MNR, local groups stock another 24,000 brown trout in local waterways

The Friends of the Grand and partners and Ministry of Nat­ural Resources (MNR) cele­brated the 20th year of the brown trout tailwater fishery in the Grand River.

The stocking program start­ed in 1989 and brown trout are placed in the  river from the Shand Dam at Lake Belwood, Fergus, and Elora, downstream to the Highway 86 bridge at West Montrose, a distance of approximately 28km.

The stocking program has averaged approximately 24,000 fish per year, totalling over half a million fish over the 20 years.

The Shand Dam was completed in 1942, and the way it was constructed created a cold tailwater fishery. The deep­er waters of the reservoir remain cool even during the heat of summer.

The dam is operated to release the cool water during the summer and that provides the cool water that brown trout require.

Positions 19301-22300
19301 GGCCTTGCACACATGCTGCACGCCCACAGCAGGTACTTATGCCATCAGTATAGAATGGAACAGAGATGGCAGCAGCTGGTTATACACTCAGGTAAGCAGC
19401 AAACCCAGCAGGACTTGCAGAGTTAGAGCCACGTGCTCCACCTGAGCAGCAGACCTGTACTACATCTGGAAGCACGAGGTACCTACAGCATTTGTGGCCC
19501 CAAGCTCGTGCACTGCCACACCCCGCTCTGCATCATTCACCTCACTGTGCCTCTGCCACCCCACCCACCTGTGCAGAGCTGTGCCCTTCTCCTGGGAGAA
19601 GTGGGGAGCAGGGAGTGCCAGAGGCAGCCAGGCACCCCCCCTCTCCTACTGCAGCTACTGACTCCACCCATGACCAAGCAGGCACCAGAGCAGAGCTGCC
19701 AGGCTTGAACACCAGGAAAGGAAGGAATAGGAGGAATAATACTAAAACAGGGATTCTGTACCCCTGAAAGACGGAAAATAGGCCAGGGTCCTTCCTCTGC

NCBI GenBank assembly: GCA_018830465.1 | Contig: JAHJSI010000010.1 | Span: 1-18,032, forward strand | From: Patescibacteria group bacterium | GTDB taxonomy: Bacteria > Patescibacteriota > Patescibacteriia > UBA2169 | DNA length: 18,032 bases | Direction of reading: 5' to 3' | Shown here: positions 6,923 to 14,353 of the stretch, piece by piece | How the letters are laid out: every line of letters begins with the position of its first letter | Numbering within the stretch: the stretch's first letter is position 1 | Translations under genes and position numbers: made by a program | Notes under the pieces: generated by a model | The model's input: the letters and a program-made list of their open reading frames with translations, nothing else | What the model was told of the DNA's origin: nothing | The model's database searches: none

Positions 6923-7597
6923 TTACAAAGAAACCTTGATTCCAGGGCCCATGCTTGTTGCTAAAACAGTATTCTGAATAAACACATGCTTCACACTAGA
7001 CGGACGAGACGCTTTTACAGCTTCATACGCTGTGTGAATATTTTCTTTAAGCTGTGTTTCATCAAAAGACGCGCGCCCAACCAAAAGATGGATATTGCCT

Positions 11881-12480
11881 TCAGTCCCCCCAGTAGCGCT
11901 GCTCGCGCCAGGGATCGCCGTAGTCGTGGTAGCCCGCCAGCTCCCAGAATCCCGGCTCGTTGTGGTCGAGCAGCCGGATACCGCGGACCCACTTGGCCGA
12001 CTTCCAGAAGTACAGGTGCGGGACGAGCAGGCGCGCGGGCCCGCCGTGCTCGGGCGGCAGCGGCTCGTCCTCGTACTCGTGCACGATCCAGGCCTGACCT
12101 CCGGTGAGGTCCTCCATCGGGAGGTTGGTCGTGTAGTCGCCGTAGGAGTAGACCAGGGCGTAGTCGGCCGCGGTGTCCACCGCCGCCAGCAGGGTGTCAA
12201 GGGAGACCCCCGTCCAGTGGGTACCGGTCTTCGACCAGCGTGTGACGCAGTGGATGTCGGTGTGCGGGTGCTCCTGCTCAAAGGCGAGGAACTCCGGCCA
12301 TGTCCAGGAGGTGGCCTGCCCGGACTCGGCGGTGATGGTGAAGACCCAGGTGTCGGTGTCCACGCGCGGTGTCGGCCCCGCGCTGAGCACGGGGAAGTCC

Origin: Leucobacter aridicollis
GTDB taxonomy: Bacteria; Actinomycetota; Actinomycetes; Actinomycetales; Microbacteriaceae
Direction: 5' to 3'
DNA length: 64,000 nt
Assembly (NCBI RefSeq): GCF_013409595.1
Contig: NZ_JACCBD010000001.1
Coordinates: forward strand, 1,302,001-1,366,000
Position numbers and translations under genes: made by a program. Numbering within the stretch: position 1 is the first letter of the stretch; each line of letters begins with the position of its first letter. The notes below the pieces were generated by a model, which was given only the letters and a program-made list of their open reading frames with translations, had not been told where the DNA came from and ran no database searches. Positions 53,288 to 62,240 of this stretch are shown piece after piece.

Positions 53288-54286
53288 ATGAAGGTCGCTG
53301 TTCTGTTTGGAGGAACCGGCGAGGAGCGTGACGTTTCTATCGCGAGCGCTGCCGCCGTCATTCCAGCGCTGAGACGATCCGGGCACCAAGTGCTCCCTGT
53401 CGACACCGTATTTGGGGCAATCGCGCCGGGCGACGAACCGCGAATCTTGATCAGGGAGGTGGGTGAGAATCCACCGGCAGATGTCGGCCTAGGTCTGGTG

The “tailwater” is the water downstream of a dam and this project has taken advantage of the dam to create a brown trout ‘tailwater fishery.”

The real benefit of the program is how it has raised the pro­file of the river within the community, resulting in im­provements to water quality, and the protection of the river and its ecosystem.

“People are more interested in protecting the river when they have an interest in it”, said Ian Hagman, District Manager, Ministry of Natural Resources.

Friends of the Grand River (FOGR) are a local volunteer organization that has been assisting MNR with the annual fish stocking for many years.

The FOGR has been very active, undertaking many pro­jects, such as tree planting, de­veloping access points, edu­ca­tional programs, clean-up days, and River Watch, a program to ensure that people fish legally on the river.